History of Young’s High Bridge

I’ve been researching the history of Young’s High Bridge. Like the High Bridge, this is a railroad cantilever bridge crossing the Kentucky River. Young’s High Bridge, also called the Tyrone Bridge due to its close proximity to Tyrone, Kentucky, was constructed in roughly six months during 1889. A somewhat spindly looking bridge, it never received much railroad traffic, certainly not as much as High Bridge. The bridge has never been strengthened or modified, but remains today as it was orginally constructed. With its elegant angles it is a delightful bridge to view. The last train crossed the bridge in November 1985. The railroad lists the bridge as out of service and has abandoned the line.

I’ve had the pleasure of speaking with Jodie Wells, a Bluegrass Railroad Museum member, and the president of the Tyrone Bridge and Rail Company, a non-profit organization working to save the bridge. They are seeking to get the bridge listed on the Historic Landmark Registers in order to make it eligible for federal and state preservation grants. They are also raising money that they hope will one day help make the historic bridge a tourist attraction and state park. She points out how difficult it would be for a private organization to handle the liability on the bridge, but that it would be a different issue altogether as a state park.

With the nearby Wild Turkey bourbon distillery, and miles of abandoned line, this would make a beautiful biking and walking trail. Wells points to a similar project in Pennsylvania that she uses as a model: the Kinzua bridge and park. The Kinzua bridge was unfortunately partially destroyed by a tornado shortly after the start of a multi-million dollar strengthening project earlier this year, pointing out the urgency for preserving these aging structures. See the Kinzua Bridge Foundation for more details.

If the Tyrone Bridge and Rail Co. are not able to raise the necessary funding, there’s a good chance the bridge will be destroyed. Wells estimates that they need to raise a $5 million endowment as a starting point. Although that’s a significant amount, it may not be so unreasonable when you consider that cost estimates for taking down the bridge are in the $1 million range.

“I’ll guarantee you this,” Wells says, “if we can’t do it, it won’t be done.”

To contribute to the endowment or for more information write the Tyrone Bridge and Rail Co., P.O. Box 1202, Versailles, Ky. 40383.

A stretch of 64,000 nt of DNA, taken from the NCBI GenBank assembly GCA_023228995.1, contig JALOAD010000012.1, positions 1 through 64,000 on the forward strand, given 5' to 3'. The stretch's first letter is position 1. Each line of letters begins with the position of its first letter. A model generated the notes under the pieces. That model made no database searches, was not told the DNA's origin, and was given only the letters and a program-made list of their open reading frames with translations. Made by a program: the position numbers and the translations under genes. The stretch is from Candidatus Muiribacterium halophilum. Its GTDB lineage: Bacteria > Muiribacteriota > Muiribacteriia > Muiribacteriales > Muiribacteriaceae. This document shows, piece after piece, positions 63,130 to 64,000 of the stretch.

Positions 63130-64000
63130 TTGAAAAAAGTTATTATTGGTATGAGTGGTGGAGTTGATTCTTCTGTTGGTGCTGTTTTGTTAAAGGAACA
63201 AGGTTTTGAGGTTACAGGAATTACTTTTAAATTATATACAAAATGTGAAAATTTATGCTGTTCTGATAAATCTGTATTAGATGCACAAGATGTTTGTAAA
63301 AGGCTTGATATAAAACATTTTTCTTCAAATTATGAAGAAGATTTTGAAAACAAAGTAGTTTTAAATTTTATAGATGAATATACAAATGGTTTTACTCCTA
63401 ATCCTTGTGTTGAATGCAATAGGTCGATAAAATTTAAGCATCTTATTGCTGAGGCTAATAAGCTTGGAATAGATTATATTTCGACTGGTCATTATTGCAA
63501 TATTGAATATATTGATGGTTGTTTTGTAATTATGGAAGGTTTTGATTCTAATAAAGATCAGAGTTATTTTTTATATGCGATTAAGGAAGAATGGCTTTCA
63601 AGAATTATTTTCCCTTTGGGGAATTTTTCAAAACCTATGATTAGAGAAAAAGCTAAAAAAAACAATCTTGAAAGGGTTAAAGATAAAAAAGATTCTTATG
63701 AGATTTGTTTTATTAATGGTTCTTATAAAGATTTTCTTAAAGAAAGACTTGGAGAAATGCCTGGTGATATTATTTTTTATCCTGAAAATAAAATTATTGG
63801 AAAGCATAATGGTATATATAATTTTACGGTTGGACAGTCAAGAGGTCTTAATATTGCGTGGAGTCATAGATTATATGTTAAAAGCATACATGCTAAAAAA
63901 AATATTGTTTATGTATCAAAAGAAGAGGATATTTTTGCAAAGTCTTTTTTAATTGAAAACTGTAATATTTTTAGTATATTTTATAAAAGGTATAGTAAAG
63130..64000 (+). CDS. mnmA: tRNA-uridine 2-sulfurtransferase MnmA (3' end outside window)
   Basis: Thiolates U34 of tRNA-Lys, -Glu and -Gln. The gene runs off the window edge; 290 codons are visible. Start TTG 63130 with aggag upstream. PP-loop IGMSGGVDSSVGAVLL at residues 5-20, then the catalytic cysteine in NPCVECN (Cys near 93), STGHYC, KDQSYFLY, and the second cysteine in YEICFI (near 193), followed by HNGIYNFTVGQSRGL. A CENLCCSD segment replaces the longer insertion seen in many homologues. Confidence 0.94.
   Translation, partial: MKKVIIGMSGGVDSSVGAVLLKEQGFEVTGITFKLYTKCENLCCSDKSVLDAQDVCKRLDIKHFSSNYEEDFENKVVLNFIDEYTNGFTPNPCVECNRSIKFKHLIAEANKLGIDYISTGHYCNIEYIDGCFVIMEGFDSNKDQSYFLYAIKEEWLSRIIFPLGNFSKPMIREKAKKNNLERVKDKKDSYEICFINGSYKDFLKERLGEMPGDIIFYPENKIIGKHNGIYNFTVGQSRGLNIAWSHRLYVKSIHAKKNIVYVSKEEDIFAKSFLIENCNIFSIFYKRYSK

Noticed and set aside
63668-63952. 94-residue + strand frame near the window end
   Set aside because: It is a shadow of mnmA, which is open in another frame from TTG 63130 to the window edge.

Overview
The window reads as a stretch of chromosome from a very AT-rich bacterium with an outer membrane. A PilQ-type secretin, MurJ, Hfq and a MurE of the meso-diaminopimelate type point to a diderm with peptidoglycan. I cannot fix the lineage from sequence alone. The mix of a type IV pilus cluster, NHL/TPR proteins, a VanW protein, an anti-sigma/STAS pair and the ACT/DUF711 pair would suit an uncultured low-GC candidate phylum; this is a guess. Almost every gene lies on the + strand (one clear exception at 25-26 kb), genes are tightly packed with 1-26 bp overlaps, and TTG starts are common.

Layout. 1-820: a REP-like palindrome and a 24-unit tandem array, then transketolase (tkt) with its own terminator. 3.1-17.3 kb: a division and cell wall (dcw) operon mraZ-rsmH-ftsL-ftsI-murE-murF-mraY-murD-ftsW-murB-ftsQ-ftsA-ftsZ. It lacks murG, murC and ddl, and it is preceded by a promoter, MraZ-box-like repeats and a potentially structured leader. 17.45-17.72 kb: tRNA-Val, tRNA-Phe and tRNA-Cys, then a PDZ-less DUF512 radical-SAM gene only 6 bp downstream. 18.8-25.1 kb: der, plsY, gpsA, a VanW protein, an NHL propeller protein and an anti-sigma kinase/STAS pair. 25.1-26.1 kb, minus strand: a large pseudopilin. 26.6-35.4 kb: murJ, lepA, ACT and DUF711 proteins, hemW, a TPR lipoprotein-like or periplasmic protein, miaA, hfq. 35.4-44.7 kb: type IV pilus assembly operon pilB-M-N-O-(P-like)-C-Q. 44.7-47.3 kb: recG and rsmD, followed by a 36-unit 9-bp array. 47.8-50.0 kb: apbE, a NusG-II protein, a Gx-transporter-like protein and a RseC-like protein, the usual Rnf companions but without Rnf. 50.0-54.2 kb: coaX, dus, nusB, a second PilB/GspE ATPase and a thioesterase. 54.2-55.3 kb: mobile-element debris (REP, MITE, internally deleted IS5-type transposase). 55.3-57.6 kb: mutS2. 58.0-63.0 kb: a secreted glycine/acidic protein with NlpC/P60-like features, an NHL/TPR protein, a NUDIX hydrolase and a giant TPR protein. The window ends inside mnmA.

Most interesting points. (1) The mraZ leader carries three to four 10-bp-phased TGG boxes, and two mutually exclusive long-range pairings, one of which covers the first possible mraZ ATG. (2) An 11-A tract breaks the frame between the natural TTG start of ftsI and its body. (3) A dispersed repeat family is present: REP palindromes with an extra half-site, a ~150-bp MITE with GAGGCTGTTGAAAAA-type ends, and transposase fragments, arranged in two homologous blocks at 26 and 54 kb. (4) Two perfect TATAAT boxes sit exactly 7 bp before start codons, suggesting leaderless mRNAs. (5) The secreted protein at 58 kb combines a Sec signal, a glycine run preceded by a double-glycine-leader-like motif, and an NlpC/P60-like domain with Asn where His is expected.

Historic High Bridge color photos

The Elmer L. Foote Lantern Slide Collection has a number of pictures of High Bridge, including some of its original construction and some of the reconstruction. The collection is fairly large and includes many waterfall pictures as well as pictures of various mountain folk. The High Bridge photos begin around number 80 in the collection. Don’t miss slide 81 which shows the reconstruction of the bridge from near the stone towers. Slide 91 shows the completed bridge from the towers.

The pictures in this collection were taken by Foote, who was a Cincinnati photographer and public library staff member. His pictures appeared in the Cincinnati Commercial Tribune. Many of the slides are hand-tinted, which lends an almost color photograph feel. I love that the Kentuckiana Digital Library is making these pictures available.

Transportation trails in Kentucky

On November 19, I attended a meeting of the transportation advisory committee for the Jessamine County portion of the US 68 widening project. Part of the discussion was about what pedestrian and bicycling facilities needed to be included in the project. Kentucky Transportation Cabinet policy requires that these facilities be considered in every construction project.

The advisory committee ended up recommending that the road include wide shoulders for bicycle use from Lexington up to Catnip Hill road. At that point, the old Harrodsburg road will be used as both a bike route and for automobile traffic—it is expected that far fewer cars will be using the old road. The bicyclists and pedestrians will then join a shared use path for non-motorized vehicles only. It will cross under US 68 using a new tunnel (almost 150 feet long). The path will continue along Harrodsburg road up to KY 29.

I was a little surprised that most of the bicycle advocates wanted wide shoulders and to stay on the road. I was much more interested in the possiblity of a path along the road that could be used for various forms of exercise, including walking, running, strolling, biking, and skating. Walking beside a four lane highway on a shoulder isn’t that enjoyable. The advisory committee doesn’t want this to look like an interstate highway, so concerns for preserving the beauty of Harrodsburg road using grass shoulders won out. This led to recommending a separate 12 foot wide path. Similar concerns meant that we get a tunnel instead of a bridge crossing the road.

I was thrilled with the strong support of a number of bicyclists and those friends of rail-trails. It would be wonderful to be able to bicycle from Lexington to High Bridge along safe trails. There’s still work to be done to make that a reality. Wilmore would need to extend its existing trail from the veteran’s center out to Ky 29. And there’s the High Bridge rail-trail that would provide the last portion from Wilmore to High Bridge.

I’m excited about the future possibilities. I’ve dreamed of biking to work from Wilmore, but the present road conditions make it unsafe. The new path is a dream come true. Having this path may help tourism in Jessamine county and those living along Harrodsburg Road will also enjoy it.